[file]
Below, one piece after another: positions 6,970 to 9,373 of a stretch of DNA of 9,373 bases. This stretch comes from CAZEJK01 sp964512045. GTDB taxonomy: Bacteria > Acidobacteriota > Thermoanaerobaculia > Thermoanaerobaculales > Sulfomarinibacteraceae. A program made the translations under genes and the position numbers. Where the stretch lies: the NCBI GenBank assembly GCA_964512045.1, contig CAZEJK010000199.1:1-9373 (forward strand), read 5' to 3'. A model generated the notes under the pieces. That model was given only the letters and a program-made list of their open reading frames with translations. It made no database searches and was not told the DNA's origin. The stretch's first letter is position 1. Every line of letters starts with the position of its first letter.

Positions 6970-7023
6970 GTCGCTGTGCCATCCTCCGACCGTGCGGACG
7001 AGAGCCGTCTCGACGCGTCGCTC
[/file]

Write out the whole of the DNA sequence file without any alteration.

Below, one piece after another: positions 6,970 to 9,373 of a stretch of DNA of 9,373 bases. This stretch comes from CAZEJK01 sp964512045. GTDB taxonomy: Bacteria > Acidobacteriota > Thermoanaerobaculia > Thermoanaerobaculales > Sulfomarinibacteraceae. A program made the translations under genes and the position numbers. Where the stretch lies: the NCBI GenBank assembly GCA_964512045.1, contig CAZEJK010000199.1:1-9373 (forward strand), read 5' to 3'. A model generated the notes under the pieces. That model was given only the letters and a program-made list of their open reading frames with translations. It made no database searches and was not told the DNA's origin. The stretch's first letter is position 1. Every line of letters starts with the position of its first letter.

Positions 6970-7023
6970 GTCGCTGTGCCATCCTCCGACCGTGCGGACG
7001 AGAGCCGTCTCGACGCGTCGCTC